In Aravind’s opinion, angel tax should be completely abolished. “After attaching legal proceedings, it normally takes 2-3 years for a case to close. Also, the start-up has to pay upfront tax of at least 20 per cent, which can seriously affect cash flow for the business. And once the notice is issued, investors planning to put money in the start-up get indemnity from promoters,” he explains. This process severely affects funding opportunities for start-ups.
Another reason is that the onus of proving the genuineness of the source of funding continues to be on start-ups. If they fail to do so, angel tax is levied. The industry is expecting relief from this provision as well.
Dividend Distribution Tax or DDT is another area where the industry has asked for remedial measures for a while. Introduced in 1997, owing to shareholders’ unreported income and a large portion of the dividend not getting taxed, the DDT was meant to make things simpler.
But about four years ago, the incumbent government started charging tax from the shareholders as well, leading to a case of duplication. Currently, the government levies DDT at an effective rate of 20.56 per cent.
As the Union Budget comes closer, the noise around this has once again begun to grow. “From a policy perspective, the idea of introducing DDT was to have an efficient tax administration,” says Palka Arora Chopra, senior vice-president at brokerage Master Capital Services.
According to Chopra, in the age of robust information technology infrastructure, especially for tax deduction at source, there remains no difficulty in any kind of surveillance or monitoring for taxation of dividends.
“Dividends in India witness one of the strangest anomalies,” says Tejas Khoday, co-founder and CEO at tech-focused brokerage FYERS.
“For an investor, seeking dividends from a company with excellent business prospects, his share of the pie is reduced considerably due to corporate tax and DDT paid by the company, followed by taxation in the hands of the investor, basically triple taxation.”
Both Khoday and Chopra believe scrapping DDT would help companies and the ease of doing business in the country.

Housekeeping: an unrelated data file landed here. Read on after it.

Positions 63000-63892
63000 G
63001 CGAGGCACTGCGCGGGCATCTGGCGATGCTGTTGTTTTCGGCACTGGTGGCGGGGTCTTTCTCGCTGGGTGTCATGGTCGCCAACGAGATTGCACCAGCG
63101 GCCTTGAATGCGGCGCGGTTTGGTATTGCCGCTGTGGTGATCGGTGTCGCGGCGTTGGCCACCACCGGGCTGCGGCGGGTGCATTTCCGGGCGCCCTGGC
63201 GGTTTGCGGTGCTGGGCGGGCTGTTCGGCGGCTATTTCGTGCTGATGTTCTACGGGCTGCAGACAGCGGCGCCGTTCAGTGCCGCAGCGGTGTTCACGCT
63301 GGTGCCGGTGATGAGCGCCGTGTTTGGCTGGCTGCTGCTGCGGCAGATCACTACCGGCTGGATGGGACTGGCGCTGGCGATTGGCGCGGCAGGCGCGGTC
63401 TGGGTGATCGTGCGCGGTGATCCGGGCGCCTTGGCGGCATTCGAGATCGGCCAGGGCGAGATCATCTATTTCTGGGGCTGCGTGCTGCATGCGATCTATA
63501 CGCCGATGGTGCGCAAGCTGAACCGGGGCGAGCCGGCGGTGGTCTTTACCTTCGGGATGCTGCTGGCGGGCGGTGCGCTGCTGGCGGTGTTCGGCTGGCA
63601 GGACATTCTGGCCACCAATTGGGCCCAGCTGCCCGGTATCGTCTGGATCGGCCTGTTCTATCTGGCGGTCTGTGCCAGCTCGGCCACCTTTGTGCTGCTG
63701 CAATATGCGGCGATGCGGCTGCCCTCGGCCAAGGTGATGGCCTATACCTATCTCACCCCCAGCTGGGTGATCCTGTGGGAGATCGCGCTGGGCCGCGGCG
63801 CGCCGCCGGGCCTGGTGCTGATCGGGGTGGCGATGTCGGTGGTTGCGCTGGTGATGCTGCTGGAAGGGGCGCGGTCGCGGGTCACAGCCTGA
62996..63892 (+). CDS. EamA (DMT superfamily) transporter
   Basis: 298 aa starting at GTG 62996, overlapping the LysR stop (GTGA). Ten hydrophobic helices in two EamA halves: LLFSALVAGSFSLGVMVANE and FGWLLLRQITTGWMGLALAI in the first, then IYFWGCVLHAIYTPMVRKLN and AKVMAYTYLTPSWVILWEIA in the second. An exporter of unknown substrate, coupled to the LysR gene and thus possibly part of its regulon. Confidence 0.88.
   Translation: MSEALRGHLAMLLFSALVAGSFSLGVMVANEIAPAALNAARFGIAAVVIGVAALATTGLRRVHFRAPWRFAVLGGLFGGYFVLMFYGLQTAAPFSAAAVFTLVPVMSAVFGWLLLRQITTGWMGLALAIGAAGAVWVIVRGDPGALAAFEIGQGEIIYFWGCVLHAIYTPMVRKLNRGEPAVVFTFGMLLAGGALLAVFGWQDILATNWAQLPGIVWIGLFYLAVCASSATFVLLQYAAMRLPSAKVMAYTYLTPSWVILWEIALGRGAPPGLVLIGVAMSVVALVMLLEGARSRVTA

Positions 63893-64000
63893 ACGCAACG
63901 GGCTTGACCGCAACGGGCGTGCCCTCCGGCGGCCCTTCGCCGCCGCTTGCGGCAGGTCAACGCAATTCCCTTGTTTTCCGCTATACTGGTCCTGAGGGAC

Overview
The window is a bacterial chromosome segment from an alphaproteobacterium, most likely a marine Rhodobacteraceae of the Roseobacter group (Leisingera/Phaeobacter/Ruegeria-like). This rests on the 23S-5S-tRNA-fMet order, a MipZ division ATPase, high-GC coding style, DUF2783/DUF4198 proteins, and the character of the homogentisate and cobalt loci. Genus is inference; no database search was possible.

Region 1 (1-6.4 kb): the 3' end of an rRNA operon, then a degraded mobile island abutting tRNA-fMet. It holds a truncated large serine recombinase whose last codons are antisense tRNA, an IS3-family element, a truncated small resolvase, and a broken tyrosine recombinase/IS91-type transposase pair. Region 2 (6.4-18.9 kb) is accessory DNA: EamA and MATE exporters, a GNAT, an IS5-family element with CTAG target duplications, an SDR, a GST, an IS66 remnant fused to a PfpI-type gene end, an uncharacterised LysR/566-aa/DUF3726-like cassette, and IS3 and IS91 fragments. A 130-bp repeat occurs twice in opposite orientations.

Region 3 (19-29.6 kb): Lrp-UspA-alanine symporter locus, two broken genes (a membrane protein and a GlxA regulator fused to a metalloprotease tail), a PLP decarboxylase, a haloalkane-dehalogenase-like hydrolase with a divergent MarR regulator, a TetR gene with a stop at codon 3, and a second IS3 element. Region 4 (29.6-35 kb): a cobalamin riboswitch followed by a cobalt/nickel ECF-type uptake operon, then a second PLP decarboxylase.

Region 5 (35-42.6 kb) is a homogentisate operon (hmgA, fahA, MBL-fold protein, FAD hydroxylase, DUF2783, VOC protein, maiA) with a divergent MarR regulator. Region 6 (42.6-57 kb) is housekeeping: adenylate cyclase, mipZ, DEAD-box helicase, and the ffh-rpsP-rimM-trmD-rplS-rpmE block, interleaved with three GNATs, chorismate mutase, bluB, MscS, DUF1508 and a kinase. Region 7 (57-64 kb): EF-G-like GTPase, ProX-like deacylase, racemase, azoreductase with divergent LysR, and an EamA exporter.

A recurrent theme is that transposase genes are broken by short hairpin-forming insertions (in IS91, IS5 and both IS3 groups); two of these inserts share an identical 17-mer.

“The tax rate of DDT is recommended to be reduced to 10 per cent from the current effective rate,” says Chopra, while Khoday says the tax can be continued to be levied in the hands of the shareholders at the rate of 10 per cent for income over INR 10 lakh per annum.
Promote Electric Vehicles
Adoption of electric vehicles (EV) has been something that the current government has been quite vocal about. From setting aggressive targets to incentivization to that more vehicles on the road need to go green is a clear objective.
During the last budget, finance Sitharaman had announced that the central government was looking to make India a global hub for EV manufacturing. As part of the push, the government pushed to reduce Goods and Services Tax for EVs to 5 per cent from 12 per cent, while also exempting some parts from customs duty.
However, from an adoption perspective, the rate still seems to be low. The reasons vary from range anxiety about lack of infrastructure to price parity with traditional vehicles that run on internal combustion engines (ICE).
According to Akhil Aryan, co-founder and CEO of ION Energy, the industry needs a combination of long- and short-term policies. ION Energy offers battery management and intelligence platform to EV firms.
“Currently, lithium-ion batteries amount to 45 per cent cost in EVs which means that the cost of an EV is directly proportional to the cost of its batteries,” he says, adding that the company supported the Society of Indian Automobile Manufacturers (SIAM) in its calls to abolish the current 5 per cent customs duty on lithium-ion cells.